8 Blessed is the man to whom the Lord shall not impute sin.”
8 Blessed is the man [the person] to whom the Lord shall not impute [credit] sin.”
The psalm moves to the singular—“the man.” This is a particularization of anyone whom God does not reckon a sinner. This is true of any person at all who believes that God justifies by faith. The idea is that God does not credit sin to our account in principle.
Paul used the same word for dealing with sin as he did for justifying a believer—“impute.” God does not “credit” sin to our account before Him. He will never count our sins against us.
The high priest in the Old Testament took the blood from the altar and sprinkled it on the Mercy Seat of the Ark of the Covenant; thus, he covered sin. The Ark contained the law of Moses, which gave the norms of how God lives and expects others to live. This act was a form of judgment on sin. The innocent lamb’s blood was shed for forgiveness. David experienced this forgiveness by shed blood. Today we experience forgiveness by the blood of Christ, the true antitype of the lamb type in the Old Testament.
The word “not” is an emphatic negative (double negative)—God will definitely not count our sins against us. The Greek indicates that it will never, never happen. There is finality in that statement. At no point will God ever hold our sins against us. God does not count our sins; He does not calculate the manner, degree, or the kind of our sins. He does not hold them against us.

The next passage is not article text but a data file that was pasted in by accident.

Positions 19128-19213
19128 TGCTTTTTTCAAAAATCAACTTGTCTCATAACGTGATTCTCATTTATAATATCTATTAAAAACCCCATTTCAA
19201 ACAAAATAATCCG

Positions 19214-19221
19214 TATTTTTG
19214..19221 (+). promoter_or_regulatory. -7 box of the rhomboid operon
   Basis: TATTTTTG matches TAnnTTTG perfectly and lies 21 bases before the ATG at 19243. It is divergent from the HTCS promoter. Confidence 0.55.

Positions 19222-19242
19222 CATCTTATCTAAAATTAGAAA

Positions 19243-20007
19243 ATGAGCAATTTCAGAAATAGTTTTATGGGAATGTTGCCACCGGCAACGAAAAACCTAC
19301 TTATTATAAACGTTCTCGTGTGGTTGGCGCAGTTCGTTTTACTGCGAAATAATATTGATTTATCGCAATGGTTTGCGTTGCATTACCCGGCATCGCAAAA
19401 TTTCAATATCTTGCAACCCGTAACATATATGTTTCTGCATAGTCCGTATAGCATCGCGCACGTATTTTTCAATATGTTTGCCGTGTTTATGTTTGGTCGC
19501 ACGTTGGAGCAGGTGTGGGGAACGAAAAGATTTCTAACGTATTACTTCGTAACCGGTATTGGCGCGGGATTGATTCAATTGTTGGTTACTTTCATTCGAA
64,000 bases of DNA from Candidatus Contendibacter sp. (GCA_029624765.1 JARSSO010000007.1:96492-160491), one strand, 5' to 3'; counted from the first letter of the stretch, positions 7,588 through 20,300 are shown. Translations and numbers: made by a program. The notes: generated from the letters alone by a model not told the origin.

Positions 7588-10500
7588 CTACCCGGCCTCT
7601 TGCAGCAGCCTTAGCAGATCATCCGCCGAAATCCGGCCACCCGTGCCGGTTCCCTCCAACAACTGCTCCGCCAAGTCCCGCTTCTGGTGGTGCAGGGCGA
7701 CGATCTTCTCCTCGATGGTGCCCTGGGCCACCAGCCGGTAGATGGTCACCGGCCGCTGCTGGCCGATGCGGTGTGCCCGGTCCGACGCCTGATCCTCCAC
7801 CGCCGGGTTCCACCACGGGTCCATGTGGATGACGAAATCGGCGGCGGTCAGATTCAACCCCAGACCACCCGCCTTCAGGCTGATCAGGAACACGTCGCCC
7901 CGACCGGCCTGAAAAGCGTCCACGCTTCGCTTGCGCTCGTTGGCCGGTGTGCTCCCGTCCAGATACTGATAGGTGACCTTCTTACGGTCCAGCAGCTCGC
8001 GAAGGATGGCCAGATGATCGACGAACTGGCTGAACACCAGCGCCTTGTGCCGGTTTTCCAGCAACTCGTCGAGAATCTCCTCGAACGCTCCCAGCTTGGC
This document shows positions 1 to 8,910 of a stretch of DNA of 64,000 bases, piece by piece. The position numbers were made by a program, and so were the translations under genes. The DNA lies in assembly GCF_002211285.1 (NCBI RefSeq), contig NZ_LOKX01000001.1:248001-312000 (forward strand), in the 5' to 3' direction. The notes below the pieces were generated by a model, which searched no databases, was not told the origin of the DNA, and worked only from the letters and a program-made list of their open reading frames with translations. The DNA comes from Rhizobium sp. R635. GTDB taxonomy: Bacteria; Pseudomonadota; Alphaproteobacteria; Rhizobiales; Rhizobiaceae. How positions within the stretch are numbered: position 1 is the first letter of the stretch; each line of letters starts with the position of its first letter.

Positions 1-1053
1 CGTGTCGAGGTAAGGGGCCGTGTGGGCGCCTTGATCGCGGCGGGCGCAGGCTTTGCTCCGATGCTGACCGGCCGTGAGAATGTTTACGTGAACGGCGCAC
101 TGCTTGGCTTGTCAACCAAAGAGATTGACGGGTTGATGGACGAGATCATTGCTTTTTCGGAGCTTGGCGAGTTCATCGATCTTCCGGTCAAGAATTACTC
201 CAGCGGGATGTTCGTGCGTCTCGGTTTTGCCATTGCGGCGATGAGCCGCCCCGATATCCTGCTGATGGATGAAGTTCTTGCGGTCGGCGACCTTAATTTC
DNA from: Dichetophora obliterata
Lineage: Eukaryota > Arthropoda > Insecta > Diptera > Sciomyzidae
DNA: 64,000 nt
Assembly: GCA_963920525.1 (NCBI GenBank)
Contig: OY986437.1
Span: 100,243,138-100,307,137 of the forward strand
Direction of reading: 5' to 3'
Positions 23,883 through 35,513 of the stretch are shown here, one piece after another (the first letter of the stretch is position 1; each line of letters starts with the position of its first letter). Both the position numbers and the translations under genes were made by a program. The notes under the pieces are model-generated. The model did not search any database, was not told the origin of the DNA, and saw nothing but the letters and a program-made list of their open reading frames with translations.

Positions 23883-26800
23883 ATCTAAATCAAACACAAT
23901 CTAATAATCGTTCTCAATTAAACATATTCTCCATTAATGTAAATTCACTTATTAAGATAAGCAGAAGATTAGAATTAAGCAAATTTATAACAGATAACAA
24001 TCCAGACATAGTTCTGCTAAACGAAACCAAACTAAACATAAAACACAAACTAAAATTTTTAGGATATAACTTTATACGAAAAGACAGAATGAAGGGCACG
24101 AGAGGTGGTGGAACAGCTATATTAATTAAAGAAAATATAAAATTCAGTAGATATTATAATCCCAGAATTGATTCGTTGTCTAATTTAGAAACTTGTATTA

Guilt will dog our steps without forgiveness from God.
All of us know people who, when we ask their forgiveness, reluctantly concede their forgiveness to us. They accept our apology but continue to hold the issue against us. They might even bring up the issue in the future. This is not biblical forgiveness. Husbands and wives do this to each other, recalling some issue that was forgiven years ago and reminding them yet again of what they did. God is the very opposite of that. He will never bring up our sins again, because they were fully forgiven by the blood of Christ. That is true “blessedness.”
All of us can carry some form of guilt if we do not allow God’s promise of forgiveness to take hold of us. Have you harmed someone else in some way? Have you ruined their reputation? Did you violate a social norm that you cannot let go? Did you have an abortion? If so, you need to apply God’s judicial forgiveness to your experience.
I remember talking to Vietnam vets who came back with deep guilt for what happened in war. In part, they carried a misunderstanding of God’s perspective on war. But also they did not truly grasp God’s forgiveness for their sin in general.
David carried the guilt of adultery and murder, but God freed him from guilt by a declaration of forgiveness. David previously tried self-justification, but that did not work. There is a big difference between our covering our sin and God covering it. Our covering is self-justification; God’s covering rests on what Jesus did by shedding His blood for our sins. God looks at us through Jesus Christ. This is a grace way of looking at us. He does not measure us by human attainment, abilities, or social graces.